Vitamin A, long-known for its benefits to healthy eyes and vision, is also a key to helping regulate the sleep-wake cycle.  When light from the sun enters the eyes, it’s vitamin A that provides the middle step for the brain to then know it’s day and not night.  With adequate vitamin A in the eyes at night when it’s dark, one’s night vision will be strong – unless most of the vitamin A is used up for its light translation duties in the day time. If the eyes are weaker at night, this is a possible sign of vitamin A deficiency. When the vitamin A sunlight signal grows weaker, the body knows it’s nearing time to go to sleep.

The best ways to get adequate vitamin A is through whole foods – namely egg yolks, butter, vegetables with a green, yellow and orange color, liver and cod liver oil.  Vitamin A supplements are also an option, but are best taken as part of a diet that includes healthy sources of vitamin A, as well as good sources of other important vitamins and minerals.  Eating a healthy diet would include grass fed meats, poultry and fish, a rainbow of organic vegetables, and good fats like avocados, coconut oil and olive oil.

Another thing to consider for helping to prevent insomnia is reducing the use of electronics and TV at night or at least turning them off an hour before bed, in order to limit their melatonin-blocking effects. In an article from the Lighting Research Center at Rensselaer Polytechnic Institute, the researchers said: “Our study showed that a two-hour exposure to light from self-luminous electronic displays can suppress melatonin by about 22 percent.  Stimulating the human circadian (wake-sleep cycle) system to this level may affect sleep in those using the devices prior to bedtime.”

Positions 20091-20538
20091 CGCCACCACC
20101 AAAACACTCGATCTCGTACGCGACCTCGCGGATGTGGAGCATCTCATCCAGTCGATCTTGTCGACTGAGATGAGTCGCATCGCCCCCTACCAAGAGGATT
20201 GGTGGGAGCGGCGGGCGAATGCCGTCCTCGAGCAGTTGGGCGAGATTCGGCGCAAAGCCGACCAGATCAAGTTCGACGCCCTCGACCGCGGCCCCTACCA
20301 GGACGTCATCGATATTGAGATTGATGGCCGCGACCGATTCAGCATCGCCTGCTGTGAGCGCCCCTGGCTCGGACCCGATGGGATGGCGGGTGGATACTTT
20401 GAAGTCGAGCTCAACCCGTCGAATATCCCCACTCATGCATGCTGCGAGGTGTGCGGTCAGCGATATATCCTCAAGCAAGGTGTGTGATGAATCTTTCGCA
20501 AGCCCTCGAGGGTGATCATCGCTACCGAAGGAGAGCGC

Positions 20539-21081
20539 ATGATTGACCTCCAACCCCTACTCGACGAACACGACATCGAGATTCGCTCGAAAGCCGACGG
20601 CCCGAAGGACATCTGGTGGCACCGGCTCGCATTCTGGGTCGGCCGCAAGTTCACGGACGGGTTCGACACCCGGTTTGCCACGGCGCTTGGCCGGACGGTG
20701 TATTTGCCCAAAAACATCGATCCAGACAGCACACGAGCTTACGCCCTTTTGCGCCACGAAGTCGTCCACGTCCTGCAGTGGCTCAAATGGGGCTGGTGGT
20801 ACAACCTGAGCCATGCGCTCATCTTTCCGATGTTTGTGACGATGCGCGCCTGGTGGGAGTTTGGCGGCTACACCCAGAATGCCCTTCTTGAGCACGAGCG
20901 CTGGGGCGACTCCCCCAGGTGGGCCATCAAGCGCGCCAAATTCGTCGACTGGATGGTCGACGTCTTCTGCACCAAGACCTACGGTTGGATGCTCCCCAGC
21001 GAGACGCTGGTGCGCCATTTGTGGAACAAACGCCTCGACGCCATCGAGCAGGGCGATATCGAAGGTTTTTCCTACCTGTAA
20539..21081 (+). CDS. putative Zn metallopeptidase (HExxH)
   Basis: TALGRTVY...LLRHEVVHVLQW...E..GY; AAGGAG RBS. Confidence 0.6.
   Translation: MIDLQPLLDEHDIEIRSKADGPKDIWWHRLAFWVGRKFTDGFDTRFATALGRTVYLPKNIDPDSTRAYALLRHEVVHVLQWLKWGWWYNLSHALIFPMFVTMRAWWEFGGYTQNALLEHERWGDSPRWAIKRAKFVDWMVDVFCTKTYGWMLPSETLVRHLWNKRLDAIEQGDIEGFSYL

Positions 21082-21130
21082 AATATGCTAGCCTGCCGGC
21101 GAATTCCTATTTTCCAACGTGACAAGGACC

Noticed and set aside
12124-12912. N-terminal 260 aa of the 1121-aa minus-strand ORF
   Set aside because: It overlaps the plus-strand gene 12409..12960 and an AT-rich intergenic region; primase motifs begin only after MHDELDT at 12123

Magnesium has been shown in several studies to relieve insomnia. In one study from the University of Iran, people with insomnia were given magnesium tablets twice a day for eight weeks.  They experienced significant increases in quality sleep time, with less night time interruptions and fewer early morning awakenings.  Magnesium can be found in foods such as green leafy vegetables, pumpkin seeds, almonds, avocados, figs, bananas, brown rice, and other nuts and seeds.  Magnesium supplements are a good option as well, particularly those containing magnesium citrate which is highly absorbable.

One supplement shown to have good results for insomnia is Sleep Minerals II from Nutrition Breakthroughs.  This formula contains highly absorbable forms of calcium citrate and magnesium citrate, the best minerals for sleeplessness and insomnia, as well as for heart health, restless legs syndrome, bone strength and menopause insomnia.  It also includes vitamin D and zinc and is delivered in a softgel form with healthy carrier oils, making it more quickly absorbable than tablets or capsules and providing a deeper, longer-lasting sleep.